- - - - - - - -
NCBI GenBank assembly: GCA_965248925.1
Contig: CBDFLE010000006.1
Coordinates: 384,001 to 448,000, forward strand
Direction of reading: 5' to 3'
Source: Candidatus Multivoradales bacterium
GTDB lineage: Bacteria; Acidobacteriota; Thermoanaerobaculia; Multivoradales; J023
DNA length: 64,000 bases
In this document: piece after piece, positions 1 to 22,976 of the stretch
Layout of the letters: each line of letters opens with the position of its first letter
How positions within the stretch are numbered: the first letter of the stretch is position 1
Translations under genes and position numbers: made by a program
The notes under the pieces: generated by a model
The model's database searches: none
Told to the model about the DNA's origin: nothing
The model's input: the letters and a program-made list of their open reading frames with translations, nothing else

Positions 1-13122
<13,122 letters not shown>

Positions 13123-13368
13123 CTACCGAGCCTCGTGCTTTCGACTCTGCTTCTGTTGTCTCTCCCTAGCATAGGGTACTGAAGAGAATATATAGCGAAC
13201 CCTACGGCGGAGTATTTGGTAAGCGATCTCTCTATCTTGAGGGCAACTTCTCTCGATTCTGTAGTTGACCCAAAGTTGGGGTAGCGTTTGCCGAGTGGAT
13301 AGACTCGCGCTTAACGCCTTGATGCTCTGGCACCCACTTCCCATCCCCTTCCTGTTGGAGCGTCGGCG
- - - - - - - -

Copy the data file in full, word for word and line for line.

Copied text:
NCBI GenBank assembly: GCA_965248925.1
Contig: CBDFLE010000006.1
Coordinates: 384,001 to 448,000, forward strand
Direction of reading: 5' to 3'
Source: Candidatus Multivoradales bacterium
GTDB lineage: Bacteria; Acidobacteriota; Thermoanaerobaculia; Multivoradales; J023
DNA length: 64,000 bases
In this document: piece after piece, positions 1 to 22,976 of the stretch
Layout of the letters: each line of letters opens with the position of its first letter
How positions within the stretch are numbered: the first letter of the stretch is position 1
Translations under genes and position numbers: made by a program
The notes under the pieces: generated by a model
The model's database searches: none
Told to the model about the DNA's origin: nothing
The model's input: the letters and a program-made list of their open reading frames with translations, nothing else

Positions 1-13122
<13,122 letters not shown>

Positions 13123-13368
13123 CTACCGAGCCTCGTGCTTTCGACTCTGCTTCTGTTGTCTCTCCCTAGCATAGGGTACTGAAGAGAATATATAGCGAAC
13201 CCTACGGCGGAGTATTTGGTAAGCGATCTCTCTATCTTGAGGGCAACTTCTCTCGATTCTGTAGTTGACCCAAAGTTGGGGTAGCGTTTGCCGAGTGGAT
13301 AGACTCGCGCTTAACGCCTTGATGCTCTGGCACCCACTTCCCATCCCCTTCCTGTTGGAGCGTCGGCG